Vovinam Viet Vo Dao – Vietnamese Martial Arts

Patrick MüskerOff topic, Uncategorized2 Comments

Vovinam Viet Vo Dao – Vietnamese Martial Arts

The most well-known martial arts come from Asian countries like Japan, China and Korea. But what about the rather small representatives of Asia? Have they also been able to develop martial arts in the shadow of their great representatives throughout their history?

Thailand, for example, is the home of Muay Thai, which has become popular in particular through the film Ong Bak. The focus in this article, however, should fall on Vietnam, which also developed interesting martial arts. One of them is Vovinam Viet Vo Dao.

What is Vovinam Viet Vo Dao

Vovinam Viet Vo Dao is a traditional Vietnamese martial art for defense with training with and without weapons. Like some martial arts, it follows the principle of harmony between hard and soft. The principle is based on the teachings of Yin (negative) and Yang (positive). This martial art prefers neither the negative / hard nor the positive / soft, but uses them both equally. Viet is translated with Vietnam, Vo with martial arts and Dao with „The Principle“, „The Way“.

The techniques are manifold and include hand and elbow techniques, kicks, foot sweeps, throws and leverage techniques. Particularly characteristic is the leg scissors to the head to bring down the opponent or to tear him down. There are also attack and defense techniques, escape techniques, forms, free fight and traditional wrestling. Experienced and advanced students of Vovinam Viet Vo Dao learn how to handle traditional weapons such as the long stick, knife, sword, saber, halberd and ax.

It’s history

Grandmaster Ngyuen Loc officially introduced his martial art Vovinam in 1938. In his youth, he trained various traditional Vietnamese martial arts. He grew up during the French colonial era and was a well-read young man. He was interested in art, history, philosophy and religion, all of which influenced his new martial arts.

Due to the oppression he was very patriotic and designed Vovinam primarily for Vietnamese and to strengthen their own people. He adapted the manifold techniques to the Vietnamese physique and growth. As a result, small, agile and agile movements emerged. The art spread at the beginning mainly by Vietnamese refugees who lived in France. Today, the World Vovinam Viet Vo Dao Federation (WVVF) represents traditional Vietnamese martial arts.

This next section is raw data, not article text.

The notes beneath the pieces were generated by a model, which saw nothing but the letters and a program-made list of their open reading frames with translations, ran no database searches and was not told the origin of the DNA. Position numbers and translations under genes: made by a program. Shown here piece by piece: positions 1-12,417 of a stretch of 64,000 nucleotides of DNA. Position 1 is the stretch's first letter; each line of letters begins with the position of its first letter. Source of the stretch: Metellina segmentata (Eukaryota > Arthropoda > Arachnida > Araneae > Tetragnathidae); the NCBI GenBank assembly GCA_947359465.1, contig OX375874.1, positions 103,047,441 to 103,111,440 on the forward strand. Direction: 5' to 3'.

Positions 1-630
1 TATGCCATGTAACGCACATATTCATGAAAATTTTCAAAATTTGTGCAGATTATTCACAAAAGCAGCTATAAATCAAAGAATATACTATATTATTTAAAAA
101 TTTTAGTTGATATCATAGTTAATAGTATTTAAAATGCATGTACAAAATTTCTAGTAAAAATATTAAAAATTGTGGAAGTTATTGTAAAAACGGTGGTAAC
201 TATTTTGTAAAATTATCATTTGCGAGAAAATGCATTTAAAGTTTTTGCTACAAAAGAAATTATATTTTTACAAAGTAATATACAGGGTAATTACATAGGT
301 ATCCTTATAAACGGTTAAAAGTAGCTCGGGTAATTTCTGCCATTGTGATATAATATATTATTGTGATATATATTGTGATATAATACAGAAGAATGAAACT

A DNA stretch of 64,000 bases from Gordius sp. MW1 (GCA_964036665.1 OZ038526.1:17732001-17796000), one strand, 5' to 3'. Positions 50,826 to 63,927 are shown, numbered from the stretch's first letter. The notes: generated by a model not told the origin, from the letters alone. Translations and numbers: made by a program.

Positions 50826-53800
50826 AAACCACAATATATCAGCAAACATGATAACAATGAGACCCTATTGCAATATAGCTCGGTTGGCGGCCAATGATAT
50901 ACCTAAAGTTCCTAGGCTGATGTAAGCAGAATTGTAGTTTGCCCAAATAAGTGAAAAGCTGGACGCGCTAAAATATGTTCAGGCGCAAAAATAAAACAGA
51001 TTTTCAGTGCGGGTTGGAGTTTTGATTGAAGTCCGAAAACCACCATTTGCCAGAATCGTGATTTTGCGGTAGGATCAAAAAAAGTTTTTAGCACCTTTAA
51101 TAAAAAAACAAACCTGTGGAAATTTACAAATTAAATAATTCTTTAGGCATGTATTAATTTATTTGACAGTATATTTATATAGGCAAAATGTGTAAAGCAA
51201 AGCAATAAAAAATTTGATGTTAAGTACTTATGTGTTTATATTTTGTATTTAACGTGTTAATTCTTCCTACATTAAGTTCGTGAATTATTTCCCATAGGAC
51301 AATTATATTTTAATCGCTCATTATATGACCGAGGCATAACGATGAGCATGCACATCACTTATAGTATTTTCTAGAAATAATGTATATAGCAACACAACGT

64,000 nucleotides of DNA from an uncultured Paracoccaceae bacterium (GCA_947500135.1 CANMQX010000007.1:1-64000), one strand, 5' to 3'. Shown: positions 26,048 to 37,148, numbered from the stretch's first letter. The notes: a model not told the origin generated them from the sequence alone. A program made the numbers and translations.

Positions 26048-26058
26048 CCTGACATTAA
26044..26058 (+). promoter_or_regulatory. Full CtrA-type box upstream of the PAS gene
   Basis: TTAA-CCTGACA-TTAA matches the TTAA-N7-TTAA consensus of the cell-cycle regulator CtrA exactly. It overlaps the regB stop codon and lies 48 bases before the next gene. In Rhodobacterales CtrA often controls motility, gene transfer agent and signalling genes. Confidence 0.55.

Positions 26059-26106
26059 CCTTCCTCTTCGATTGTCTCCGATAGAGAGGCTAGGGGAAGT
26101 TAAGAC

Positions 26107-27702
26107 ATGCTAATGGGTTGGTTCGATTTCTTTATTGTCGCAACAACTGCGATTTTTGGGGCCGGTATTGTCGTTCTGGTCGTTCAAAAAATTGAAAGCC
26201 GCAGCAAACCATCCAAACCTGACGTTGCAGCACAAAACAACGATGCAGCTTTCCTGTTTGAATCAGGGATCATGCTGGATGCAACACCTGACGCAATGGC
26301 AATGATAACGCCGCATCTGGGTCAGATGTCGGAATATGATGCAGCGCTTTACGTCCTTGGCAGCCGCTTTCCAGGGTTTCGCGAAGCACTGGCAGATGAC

Belt colors

There is a total of four belt colors in Vovinam. At the beginning is the color blue, followed by yellow and red. Masters wear the color white, which stands in contrast to the black master color of other martial arts. However, a philosophy is also reflected behind this color scheme. The student evolves on his way and masters the art of the exterior (the blue suit, the „yellow“ skin, the red blood and the white bones) inside. The bones symbolize the depth and the spirit. So if you have a white belt in front of you, he is not necessarily a beginner.

Here is a video of a spectacular demonstration that leaves an impression of Vovinam Viet Vo Dao.

 

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2 Comments on “Vovinam Viet Vo Dao – Vietnamese Martial Arts”

  1. Thank you for this pretty interesting insight into a martial art which i’ve never heard of yet. Do you know what the traditional Vietnamese martial arts trained by Mr. Nguyen were? I’m asking because I am curious how old the martial arts tradition in Vietnam is.

    1. Hello Mario,
      thanks for your comment. It is said, that Mr. Ngyuen practised different traditional vietnamese martial arts and wrestling. The wrestling style he studied was a kind of familial wrestling stlye, but he didn’t remain satisfied with this legacy. Therefore he was interested in learning other stlyes. Although it is difficult to name the traditional vietnamese martial arts due to imprecise records, you have to imagine that they are similar to other asian martial arts like Karate, Kungfu, Qigong etc. The influence of those tradtional martial arts from the neighbor countries was very high during the past.

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